Emmie and Her Child was drawn by the female painter Cassatt in 1889 and is now collected in Wichita Museum of Fine Arts. Her works were full of the maternal love and freely depicted the indoor mother and daughter. Two people’s facial expressions were delicate and their emotional expressions were reflected in brows. As can be seen, Cassatt’s rough and lyric brushes were subject to the artistic effect of light perception, let alone the thinking of indoor colors shading and replaced by the cold tones to compose the painting. This was very helpful for people to appreciate the painter’s unique artistic personality. This painting had the smooth brushes and avoided the excessive and broad strokes. People thought this was the impressionistic label, but her techniques in content and style were embodied with another style different from the impressionism. Portrayal of women and children was the basic theme of the works of
Cassatt, but she neither had Renoir’s pure love nor Degas’s easy grace. As a woman without marriage and children, she always treated the mother and child with sacred solemnity. Some people said this painting was quite like Madonna and Child in the religious theme.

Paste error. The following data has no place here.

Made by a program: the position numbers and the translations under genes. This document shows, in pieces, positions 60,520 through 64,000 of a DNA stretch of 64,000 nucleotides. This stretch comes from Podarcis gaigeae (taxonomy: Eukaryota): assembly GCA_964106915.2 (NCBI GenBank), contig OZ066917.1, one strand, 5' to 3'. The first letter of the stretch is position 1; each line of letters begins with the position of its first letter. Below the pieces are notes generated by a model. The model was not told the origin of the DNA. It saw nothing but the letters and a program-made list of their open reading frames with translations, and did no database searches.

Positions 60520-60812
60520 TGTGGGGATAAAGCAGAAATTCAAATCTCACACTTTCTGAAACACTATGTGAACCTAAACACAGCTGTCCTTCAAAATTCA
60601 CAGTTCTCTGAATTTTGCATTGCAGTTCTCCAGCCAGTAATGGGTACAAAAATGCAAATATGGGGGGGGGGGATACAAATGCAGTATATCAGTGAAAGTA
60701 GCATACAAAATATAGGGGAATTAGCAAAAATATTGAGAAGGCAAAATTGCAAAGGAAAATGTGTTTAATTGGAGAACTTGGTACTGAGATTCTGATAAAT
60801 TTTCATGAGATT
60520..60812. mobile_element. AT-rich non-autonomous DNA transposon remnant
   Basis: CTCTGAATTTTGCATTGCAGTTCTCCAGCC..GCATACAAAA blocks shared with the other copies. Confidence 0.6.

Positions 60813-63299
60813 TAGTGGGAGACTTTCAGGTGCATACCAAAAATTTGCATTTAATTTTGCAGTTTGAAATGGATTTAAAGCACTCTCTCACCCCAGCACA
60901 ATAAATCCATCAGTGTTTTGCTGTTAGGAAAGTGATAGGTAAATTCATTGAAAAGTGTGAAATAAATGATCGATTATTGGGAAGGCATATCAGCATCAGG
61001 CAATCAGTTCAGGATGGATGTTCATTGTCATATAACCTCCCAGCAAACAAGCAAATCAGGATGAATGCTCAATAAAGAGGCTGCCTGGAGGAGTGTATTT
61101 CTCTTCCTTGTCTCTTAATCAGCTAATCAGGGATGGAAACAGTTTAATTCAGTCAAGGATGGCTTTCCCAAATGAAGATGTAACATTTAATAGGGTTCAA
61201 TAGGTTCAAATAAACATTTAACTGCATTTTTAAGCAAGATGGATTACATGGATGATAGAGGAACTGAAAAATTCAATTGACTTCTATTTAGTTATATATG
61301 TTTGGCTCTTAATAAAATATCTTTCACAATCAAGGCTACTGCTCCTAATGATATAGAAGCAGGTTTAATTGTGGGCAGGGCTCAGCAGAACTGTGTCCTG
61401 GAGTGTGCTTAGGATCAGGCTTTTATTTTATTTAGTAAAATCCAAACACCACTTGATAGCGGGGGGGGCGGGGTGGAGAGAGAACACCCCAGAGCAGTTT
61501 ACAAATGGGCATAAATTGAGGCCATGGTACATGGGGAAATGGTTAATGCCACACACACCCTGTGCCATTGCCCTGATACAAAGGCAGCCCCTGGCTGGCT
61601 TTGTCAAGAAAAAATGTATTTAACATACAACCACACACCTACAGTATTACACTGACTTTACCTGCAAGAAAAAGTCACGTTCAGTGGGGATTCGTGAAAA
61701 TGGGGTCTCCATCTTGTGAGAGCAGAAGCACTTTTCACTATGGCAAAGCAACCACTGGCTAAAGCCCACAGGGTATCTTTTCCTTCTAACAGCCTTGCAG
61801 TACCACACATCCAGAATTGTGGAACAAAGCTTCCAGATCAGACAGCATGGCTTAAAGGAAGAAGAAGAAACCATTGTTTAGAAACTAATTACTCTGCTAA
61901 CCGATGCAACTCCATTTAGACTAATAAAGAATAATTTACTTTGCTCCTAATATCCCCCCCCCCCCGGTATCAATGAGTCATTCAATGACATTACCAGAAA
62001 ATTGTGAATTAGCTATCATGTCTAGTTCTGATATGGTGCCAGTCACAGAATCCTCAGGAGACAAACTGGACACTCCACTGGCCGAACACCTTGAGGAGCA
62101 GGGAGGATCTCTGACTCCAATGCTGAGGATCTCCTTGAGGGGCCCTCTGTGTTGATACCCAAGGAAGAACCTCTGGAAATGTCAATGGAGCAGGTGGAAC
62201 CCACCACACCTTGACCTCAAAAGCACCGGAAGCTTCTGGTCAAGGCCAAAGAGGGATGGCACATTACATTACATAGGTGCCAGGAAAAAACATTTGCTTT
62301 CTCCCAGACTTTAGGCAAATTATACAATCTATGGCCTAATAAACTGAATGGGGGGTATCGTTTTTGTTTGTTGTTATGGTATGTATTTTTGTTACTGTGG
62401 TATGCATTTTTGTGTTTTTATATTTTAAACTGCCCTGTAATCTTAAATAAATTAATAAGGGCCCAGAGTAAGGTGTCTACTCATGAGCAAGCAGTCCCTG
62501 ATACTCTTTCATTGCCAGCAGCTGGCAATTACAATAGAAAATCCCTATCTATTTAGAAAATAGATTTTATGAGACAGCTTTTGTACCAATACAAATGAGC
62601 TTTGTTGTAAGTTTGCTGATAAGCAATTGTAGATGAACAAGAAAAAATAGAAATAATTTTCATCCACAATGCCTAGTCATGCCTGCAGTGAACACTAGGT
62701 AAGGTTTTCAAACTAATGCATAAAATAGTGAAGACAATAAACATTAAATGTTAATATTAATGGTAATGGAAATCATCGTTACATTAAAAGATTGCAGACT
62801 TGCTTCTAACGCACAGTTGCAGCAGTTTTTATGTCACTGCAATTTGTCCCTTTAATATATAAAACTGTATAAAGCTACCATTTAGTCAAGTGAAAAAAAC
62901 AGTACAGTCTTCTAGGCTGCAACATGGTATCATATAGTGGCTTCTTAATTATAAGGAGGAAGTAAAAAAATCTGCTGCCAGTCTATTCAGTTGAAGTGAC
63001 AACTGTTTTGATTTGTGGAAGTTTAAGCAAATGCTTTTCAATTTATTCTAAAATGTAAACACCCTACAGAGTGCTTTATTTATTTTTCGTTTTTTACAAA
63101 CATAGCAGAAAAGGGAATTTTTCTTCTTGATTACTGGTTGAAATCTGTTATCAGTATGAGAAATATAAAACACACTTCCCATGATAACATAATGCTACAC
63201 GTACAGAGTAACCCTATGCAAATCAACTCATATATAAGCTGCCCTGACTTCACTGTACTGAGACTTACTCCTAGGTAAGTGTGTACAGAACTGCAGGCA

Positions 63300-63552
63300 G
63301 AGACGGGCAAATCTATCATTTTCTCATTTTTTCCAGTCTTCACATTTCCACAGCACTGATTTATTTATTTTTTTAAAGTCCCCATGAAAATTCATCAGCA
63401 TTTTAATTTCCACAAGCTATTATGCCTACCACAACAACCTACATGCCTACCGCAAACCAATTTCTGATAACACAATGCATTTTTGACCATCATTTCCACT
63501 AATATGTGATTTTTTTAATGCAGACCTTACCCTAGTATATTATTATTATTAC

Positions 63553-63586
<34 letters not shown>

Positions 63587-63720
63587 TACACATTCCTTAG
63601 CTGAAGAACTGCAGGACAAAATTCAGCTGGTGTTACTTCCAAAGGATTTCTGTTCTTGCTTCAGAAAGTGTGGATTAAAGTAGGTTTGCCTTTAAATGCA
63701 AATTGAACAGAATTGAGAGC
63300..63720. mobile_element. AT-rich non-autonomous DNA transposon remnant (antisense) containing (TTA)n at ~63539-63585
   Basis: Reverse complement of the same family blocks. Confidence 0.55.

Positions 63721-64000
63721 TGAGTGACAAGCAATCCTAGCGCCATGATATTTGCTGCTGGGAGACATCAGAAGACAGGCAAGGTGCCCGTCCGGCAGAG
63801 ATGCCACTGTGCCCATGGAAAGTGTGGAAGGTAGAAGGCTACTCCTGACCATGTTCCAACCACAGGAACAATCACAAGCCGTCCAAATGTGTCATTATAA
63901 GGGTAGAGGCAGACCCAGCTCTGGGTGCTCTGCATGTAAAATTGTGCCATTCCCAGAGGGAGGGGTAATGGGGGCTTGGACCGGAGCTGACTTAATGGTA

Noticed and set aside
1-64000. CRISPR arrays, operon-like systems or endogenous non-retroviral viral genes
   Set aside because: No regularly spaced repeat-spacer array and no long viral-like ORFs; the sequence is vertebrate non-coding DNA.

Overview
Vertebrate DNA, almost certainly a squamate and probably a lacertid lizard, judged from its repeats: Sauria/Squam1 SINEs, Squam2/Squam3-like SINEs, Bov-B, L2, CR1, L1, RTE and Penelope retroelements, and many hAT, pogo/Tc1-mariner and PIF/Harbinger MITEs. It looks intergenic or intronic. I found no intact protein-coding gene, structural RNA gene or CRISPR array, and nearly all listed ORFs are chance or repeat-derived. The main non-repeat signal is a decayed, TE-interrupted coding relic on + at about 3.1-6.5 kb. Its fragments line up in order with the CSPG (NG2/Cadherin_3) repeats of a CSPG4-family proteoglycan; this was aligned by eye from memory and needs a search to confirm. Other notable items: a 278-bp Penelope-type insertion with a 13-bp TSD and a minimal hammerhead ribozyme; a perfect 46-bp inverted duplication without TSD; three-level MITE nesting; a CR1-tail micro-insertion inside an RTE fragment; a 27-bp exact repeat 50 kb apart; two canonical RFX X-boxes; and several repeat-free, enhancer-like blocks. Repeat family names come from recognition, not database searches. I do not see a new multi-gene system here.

In this painting, the child’s modeling was portrayed accurately and his action was very lovely and childish. The color combination was harmonious and ornamental without the deep air perspective treatment. Instead, it had the plane sense: the mother’s face was painted rigorously, but her clothes seemed to be casual and elegant. In this painting, the relationship between the characters was much closer and more accurate. By this time, Cassatt had made the hand posture and placement as a means of expressing her feelings. The woman firmly clanged to the child. At the same time, the child also gently touched his mother. Such posture exhibited the mutual comfort and love between them. Cassatt placed the little hands of the child above the mother’s hands and the mother grabbed her own wrist with one hand and held the child’s thigh with another one. Two heads were placed together to emphasize this emotional consistence. The character’s head and limbs were portrayed very strong. The color layout was limited and harmonious: using the iridescence brown, red and white. The colorful clothes of the woman provided the only decorative composition and the white coat covered in the child’s chubby body corresponded with the kettle in the background.